A new study revealed that body implant provides a new habitat for microbes. Researchers at the University of Copenhagen examined many implants such as screws implanted in the body in connection with surgery and discovered bacteria and fungi on them. But the patients have shown no signs of infection.
There are a lot of Danes who get a hip or knee replacement or have broken bones fixed with screws every year. Previous assumption has been that implants inserted into the body are sterile. But now researchers from the Faculty of Health and Medical Sciences have discovered bacteria and fungi on implants that have been inserted in patients. This new study has just been published in the scientific journal APMIS.
They examined 106 implants and the surrounding tissue from different patient groups. Patient samples (implants and tissue) were collected from five different hospitals in the Capital region of Denmark. By in-depth microbiological detection methods, they examined the prevalence of bacteria and fungi on 106 clinically uninfected implants from four patient groups. More than 70 percent were colonized by bacteria, fungi or both (corresponding to 78 implants). None of the patients in whom the implants had been implanted showed signs of infection, though.
This opens up a new field and understanding of the interplay between the body and bacteria and microbiomes. We have always believed implants to be completely sterile. It is easy to imagine, though, that when you insert a foreign body into the body, you create a new niche, a new habitat for bacteria. Now the question is whether this is beneficial, like the rest of our microbiome, whether they are precursors to infection or whether it is insignificant.
No Pathogens are found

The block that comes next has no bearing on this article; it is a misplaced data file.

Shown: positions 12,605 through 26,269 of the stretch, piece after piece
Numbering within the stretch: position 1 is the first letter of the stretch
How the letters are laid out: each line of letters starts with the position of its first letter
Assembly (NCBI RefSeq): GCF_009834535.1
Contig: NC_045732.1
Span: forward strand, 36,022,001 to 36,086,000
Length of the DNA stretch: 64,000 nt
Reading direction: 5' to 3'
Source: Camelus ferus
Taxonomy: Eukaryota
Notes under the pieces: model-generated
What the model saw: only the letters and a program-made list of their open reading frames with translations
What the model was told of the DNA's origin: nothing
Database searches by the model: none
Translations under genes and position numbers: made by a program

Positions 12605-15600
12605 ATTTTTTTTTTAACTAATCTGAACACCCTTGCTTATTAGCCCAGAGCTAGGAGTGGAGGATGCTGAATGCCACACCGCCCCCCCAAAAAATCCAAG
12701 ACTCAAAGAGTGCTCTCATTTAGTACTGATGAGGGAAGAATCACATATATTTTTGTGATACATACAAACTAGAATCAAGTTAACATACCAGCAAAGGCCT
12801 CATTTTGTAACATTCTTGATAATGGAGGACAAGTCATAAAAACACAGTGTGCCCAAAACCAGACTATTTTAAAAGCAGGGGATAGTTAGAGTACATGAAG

It is important to stress that we have found no direct pathogens, which normally cause infection. Of course, if they had been present, we would also have found an infection, says Assistant Professor and co-author of the study Tim Holm Jakobsen.
The study shows a prevalence of bacteria in places where we do not expect to find any. And they manage to remain there for a very long time probably without affecting the patient negatively. In general, you can say that when something is implanted in the body it simply increases the likelihood of bacteria development and the creation of a new environment.
The researchers also conducted 39 controls to examine and ensure that the implants had not simply been contaminated in the process of collecting samples or the subsequent analysis. This was done by opening a sterile implant, for example a screw, in the laboratory, during surgery or implanted in a patient and removing it again shortly after.
All controls were negative, which means that none of them led to the discovery of bacteria or fungi. This must mean that the colonization of bacteria and fungi begins after the implant is inserted in the body. On average, the examined implants had been in the body of the patient for 13 months.
The next step for this research is to examine the effect of the identified bacteria and fungi on the body and the implant and precisely how they emerge.
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